I read first, which meant I could relax and enjoy the other stories. I particularly liked VG Lee's story, which had a gleeful malevolence, and Michael Gould's tale about a ploughman, which felt like a traditional story. Hastings Short Fuse is a lovely friendly audience and I hope to read there again soon.

The night ended perfectly. I left the train at Brighton to find the number 7 bus waiting at the stop to take me home.


Below are the gates to Hastings pier. Anyone know what the yellow ribbons are for?



Below is the Admiral Benbow pub. I had some good nights in there, including watching the 1998 world cup.


The Brighton Santa Dash 2009

Today’s training run was a little different, as I was entered in the Santa Dash. This is one of my favourite runs of the year. How can you not love charging along the seafront with hundreds of people, all dressed in Santa outfits?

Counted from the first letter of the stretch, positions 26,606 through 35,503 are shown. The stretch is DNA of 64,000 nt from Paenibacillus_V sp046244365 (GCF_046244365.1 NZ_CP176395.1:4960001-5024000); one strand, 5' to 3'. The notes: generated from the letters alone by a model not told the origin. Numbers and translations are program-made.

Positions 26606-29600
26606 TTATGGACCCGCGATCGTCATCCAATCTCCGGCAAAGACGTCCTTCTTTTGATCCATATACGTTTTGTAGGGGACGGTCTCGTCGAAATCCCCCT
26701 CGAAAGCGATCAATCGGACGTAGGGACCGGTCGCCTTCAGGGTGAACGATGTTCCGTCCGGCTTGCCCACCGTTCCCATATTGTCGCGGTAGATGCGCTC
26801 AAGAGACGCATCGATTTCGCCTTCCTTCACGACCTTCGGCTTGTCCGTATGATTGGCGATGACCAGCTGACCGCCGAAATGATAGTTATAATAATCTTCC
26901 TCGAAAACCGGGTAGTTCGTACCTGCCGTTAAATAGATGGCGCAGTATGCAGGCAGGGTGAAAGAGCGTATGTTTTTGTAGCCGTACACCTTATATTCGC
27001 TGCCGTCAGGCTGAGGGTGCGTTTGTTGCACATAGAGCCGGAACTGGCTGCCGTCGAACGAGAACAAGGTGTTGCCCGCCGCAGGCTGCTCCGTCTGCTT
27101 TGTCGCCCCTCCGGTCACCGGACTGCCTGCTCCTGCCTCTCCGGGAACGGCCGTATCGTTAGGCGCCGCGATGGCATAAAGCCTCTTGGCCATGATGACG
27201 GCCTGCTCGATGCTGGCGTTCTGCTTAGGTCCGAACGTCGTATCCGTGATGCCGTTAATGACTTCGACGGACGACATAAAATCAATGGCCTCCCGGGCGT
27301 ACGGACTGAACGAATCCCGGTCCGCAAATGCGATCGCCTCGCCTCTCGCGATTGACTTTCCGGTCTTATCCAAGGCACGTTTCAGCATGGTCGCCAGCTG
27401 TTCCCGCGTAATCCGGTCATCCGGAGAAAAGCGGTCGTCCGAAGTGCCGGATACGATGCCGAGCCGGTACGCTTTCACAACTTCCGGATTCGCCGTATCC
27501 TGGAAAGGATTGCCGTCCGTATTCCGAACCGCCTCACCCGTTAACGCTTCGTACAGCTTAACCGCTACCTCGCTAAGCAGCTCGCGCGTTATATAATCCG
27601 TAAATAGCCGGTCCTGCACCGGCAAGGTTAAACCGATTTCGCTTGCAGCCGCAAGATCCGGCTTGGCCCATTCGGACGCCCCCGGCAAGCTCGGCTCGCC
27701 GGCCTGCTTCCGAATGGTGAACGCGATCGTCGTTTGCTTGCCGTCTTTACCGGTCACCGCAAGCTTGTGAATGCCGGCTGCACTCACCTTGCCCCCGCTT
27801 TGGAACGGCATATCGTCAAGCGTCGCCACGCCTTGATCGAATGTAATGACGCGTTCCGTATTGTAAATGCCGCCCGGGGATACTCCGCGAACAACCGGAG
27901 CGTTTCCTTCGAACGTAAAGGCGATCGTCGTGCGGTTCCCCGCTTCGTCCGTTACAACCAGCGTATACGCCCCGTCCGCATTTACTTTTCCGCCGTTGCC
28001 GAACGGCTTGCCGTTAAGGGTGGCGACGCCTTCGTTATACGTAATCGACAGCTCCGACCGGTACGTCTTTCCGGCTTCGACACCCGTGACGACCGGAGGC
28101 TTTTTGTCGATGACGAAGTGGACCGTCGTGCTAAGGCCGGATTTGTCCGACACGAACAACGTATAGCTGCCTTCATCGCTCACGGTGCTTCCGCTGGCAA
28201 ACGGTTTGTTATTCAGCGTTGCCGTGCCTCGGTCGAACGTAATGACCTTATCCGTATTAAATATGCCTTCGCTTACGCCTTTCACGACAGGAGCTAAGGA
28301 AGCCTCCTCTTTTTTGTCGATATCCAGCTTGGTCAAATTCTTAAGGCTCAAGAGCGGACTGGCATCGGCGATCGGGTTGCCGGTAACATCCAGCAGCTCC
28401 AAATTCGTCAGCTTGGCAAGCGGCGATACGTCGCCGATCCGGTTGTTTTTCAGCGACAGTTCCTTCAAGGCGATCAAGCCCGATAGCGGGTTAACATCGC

The Dash has a great atmosphere. Someone had a tape-recorder at the start line playing Christmas songs, and I loved seeing the man pushing a pram decorated as a sleigh. The spectators are also very friendly – I particularly enjoy passing people who hadn’t realised the race was on until they see the runners.

The 2007 and 2008 races have featured appalling weather so I was delighted to have a dry, calm day. This meant I could run a little faster. Last year, despite being fitter, I finished in just under 26 minutes. This year I finished in under 24 minutes, which I’m very happy with.

I will now wear my Santa outfit for the rest of the day.


Interesting odds and ends

  • My new Argus marathon blog post is 633 miles to go, in which I discuss being a human Jesus Lizard.
  • I like Alan Coren's advice to Caitlin Moran: "The first idea that occurs to you, will have